How does the United States balance its response to Iranian-backed militia attacks?

WASHINGTON (AP) — Iran-backed militants in Iraq and Syria have long clashed with U.S. and coalition forces, launching sporadic attacks on bases in the region where forces are deployed to fight Islamic State militants.

But since October 17, when the number of civilian deaths in the Israeli war against Hamas began to skyrocket, there has been You’ve had a huge spike in attacks By Iranian agents, operating under the umbrella of the Islamic Resistance in Iraq.

While most of the more than fifteen attacks were largely ineffective, at least 60 American soldiers reported minor casualties. These were mostly traumatic brain injuries caused by blasts, and all troops have returned to duty, according to the Pentagon.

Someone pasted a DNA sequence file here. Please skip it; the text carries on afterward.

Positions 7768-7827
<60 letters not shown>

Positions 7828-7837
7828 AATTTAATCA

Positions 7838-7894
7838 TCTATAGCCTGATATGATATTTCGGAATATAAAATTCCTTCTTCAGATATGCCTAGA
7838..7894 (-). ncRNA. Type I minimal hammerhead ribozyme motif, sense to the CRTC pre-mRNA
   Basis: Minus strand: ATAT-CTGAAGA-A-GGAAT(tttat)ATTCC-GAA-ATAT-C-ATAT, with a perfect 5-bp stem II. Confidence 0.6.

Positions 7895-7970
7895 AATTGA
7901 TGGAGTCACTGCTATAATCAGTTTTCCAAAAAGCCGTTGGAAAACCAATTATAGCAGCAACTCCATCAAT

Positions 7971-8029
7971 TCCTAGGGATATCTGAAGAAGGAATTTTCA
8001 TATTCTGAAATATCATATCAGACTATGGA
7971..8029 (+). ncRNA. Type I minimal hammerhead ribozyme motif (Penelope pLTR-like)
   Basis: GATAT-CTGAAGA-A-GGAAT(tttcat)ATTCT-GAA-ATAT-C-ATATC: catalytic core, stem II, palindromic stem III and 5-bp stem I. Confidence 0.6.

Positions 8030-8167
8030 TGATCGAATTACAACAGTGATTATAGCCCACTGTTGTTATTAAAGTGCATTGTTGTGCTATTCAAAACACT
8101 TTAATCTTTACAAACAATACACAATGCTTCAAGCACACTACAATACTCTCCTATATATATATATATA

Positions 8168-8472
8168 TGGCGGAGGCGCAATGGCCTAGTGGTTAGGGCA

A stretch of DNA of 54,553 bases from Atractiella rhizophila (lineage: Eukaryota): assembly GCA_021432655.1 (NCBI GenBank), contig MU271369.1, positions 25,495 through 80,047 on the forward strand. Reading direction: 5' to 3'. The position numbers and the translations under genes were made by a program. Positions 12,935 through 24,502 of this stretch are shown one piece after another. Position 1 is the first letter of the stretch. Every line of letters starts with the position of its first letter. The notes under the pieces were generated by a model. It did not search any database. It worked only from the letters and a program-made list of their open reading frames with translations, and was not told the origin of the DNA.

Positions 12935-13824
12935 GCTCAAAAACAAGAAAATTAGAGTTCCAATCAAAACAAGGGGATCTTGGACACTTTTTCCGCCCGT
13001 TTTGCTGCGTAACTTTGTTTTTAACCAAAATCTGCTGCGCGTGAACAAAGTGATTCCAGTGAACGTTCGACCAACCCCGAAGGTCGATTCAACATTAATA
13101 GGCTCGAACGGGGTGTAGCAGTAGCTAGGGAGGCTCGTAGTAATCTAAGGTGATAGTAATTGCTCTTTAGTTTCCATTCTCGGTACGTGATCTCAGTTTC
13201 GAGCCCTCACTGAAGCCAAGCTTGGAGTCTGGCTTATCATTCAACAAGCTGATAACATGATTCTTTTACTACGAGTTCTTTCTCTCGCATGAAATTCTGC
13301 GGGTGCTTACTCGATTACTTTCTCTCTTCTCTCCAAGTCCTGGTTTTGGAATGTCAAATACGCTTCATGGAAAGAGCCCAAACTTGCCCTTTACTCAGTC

In responding to the attacks, the United States walked a careful line. The US military has responded only three times as the Biden administration works to balance efforts to deter militants without provoking a broader conflict in the Middle East.

A look at the attacks and the American response:

Attacks – when, where and why

According to the Pentagon, Iranian-backed militants fired 61 missiles Attacks on bases and facilities housing US personnel in Iraq and Syria since October 17. Of these, 29 were in Iraq and 32 in Syria.

The United States has about 2,000 American soldiers in Iraq, under an agreement with the Baghdad government, and about 900 soldiers in Syria, mainly to confront ISIS, but also using the Al-Tanf garrison in the far south to monitor Iranian proxies transporting weapons across the border.